Your charter yacht's engine breaking down is an unlikely inspiration for deciding to buy your own boat. It is a nerve-racking investment at the best of times, and first-hand evidence of what could go wrong is usually taken as a cautionary tale. But for Elizabeth and Rory Brooks disaster was the precursor to love.
“We were in the South of France chartering a motor yacht, and it broke down,” says Elizabeth. “And so we were stuck in the marina at Port Cogolin. There was this boat moored next to us, which was a very pretty classic yacht, and my husband persuaded the captain to talk to their captain and we had a look around.” The yacht that caught their attention was Heavenly Daze, a 32 metre 1972 Feadship. And they knew then that they wanted their own boat.
They looked around for a classic yacht, but eventually they returned to Heavenly Daze and, in 2002, made an offer. “The first thing you fall in love with is very often the right thing,” says Elizabeth. The yacht is now a successful charter with Y.CO and a beloved family boat.
Elizabeth and Rory grew up around London and spent the first nine years of their marriage in the US, where Rory worked in banking, first in Boston, then in New York. Elizabeth worked in public relations, advertising and then fashion magazine publishing, before the pair returned to London and Rory co-founded the private equity group MML Capital Partners, enjoying phenomenal success. The Brooks World Poverty Institute and the Brooks Foundation, which supports poverty research, UK higher education, social justice and contemporary art followed. Art is Elizabeth’s special interest, having chaired the patrons’ committee of the Tate, and their Holland Park home is adorned with stunning contemporary pieces.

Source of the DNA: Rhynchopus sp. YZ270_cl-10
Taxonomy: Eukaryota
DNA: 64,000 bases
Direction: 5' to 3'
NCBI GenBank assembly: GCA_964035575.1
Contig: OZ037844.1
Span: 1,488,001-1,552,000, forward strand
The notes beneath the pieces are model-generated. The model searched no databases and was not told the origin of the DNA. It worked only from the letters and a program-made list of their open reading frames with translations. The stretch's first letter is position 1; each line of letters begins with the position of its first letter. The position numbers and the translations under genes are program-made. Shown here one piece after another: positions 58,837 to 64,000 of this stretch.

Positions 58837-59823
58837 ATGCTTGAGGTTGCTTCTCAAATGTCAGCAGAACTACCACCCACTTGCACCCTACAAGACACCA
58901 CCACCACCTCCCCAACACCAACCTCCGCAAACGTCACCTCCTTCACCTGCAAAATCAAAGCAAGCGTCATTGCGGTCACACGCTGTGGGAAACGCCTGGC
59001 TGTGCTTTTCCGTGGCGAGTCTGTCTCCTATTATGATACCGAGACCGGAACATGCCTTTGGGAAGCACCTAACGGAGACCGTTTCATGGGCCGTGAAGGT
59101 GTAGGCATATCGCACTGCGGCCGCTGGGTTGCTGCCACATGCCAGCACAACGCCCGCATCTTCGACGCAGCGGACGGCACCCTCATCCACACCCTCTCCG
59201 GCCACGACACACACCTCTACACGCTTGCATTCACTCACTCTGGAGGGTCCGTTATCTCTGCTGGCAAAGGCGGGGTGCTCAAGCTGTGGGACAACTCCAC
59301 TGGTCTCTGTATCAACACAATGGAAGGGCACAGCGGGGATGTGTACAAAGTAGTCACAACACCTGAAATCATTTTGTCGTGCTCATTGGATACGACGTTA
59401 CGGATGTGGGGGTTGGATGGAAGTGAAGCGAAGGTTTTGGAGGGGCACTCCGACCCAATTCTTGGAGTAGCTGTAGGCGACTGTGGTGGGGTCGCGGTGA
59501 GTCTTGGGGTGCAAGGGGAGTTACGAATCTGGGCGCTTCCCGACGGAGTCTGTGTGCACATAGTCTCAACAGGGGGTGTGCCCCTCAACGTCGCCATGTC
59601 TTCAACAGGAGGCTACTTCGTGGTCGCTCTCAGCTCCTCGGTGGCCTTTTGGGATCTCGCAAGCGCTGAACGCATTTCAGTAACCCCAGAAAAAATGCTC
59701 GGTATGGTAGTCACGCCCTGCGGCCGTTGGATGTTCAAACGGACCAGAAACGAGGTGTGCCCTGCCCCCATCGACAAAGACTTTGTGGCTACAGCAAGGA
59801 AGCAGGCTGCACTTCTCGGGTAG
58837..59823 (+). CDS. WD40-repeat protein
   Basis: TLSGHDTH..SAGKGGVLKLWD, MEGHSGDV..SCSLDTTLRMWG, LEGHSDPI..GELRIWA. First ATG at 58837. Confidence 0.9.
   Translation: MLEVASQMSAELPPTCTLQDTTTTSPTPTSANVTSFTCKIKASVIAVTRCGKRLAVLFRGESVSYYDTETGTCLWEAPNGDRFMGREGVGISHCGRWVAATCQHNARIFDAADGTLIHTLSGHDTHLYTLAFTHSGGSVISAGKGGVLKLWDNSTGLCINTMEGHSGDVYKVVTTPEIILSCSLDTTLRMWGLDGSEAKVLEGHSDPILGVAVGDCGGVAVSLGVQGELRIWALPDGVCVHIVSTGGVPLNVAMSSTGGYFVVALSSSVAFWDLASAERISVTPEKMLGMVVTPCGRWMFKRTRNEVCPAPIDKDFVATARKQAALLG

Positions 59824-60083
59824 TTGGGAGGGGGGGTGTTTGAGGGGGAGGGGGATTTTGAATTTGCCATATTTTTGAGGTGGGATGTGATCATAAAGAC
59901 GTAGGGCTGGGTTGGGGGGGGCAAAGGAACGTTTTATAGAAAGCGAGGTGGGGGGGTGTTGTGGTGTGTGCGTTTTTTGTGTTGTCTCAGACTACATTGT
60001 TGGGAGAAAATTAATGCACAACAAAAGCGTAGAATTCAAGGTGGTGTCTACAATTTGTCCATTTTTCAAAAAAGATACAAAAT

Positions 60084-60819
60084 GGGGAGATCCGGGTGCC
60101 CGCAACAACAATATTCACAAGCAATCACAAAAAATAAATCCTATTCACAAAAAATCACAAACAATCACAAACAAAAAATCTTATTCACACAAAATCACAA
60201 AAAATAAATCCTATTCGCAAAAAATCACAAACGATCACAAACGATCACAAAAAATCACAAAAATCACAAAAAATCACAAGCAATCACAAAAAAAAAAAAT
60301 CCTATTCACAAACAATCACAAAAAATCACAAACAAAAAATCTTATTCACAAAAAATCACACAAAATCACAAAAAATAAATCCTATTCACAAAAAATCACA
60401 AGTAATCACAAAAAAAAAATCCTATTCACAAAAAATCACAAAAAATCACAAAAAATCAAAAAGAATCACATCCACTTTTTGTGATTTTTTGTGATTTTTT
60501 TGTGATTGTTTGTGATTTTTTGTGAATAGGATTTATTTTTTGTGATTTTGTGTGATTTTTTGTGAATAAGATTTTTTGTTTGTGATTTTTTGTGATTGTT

They also picked up a charter habit. The pair are not lifelong yachties, taking to the seas about 30 years ago to explore the Med on sailing yachts. “We had a couple of years where we were lucky enough to charter a beautiful boat – Juliet – a Huisman-built boat,” Elizabeth says. “We had a holiday in the British Virgin Islands on her and then the following year in the Grenadines. It’s the freedom to go where you want... to be completely private, to be in touch with nature, enjoying just being on the water. Exploring, not being confined to one destination that you’d keep returning to, if you had a villa. It’s all of those things.”
Boat ownership certainly gave them that freedom. They chose a motor yacht because they wanted decent accommodation and they were not dyed-in-the wool sailors. They spent several years cruising with family and friends until, in 2011, it was time for a refit.
They engaged the Amsterdam-based designers Wetzels Brown and the project took place at the Pendennis yard in Cornwall, UK. They removed twin cabins amidships – redesigned as flexible cabins with sliding twins that can become doubles – and renewed plating on the hull and tanktops. In terms of style, “we had this consideration about what was designed in 1972 in terms of furnishings and accessories”.
So, while the light fabrics and simple décor are contemporary, there are nods to the yacht’s heritage in curving mid-century chairs, for example. And heritage was about to become a major element of their boat ownership.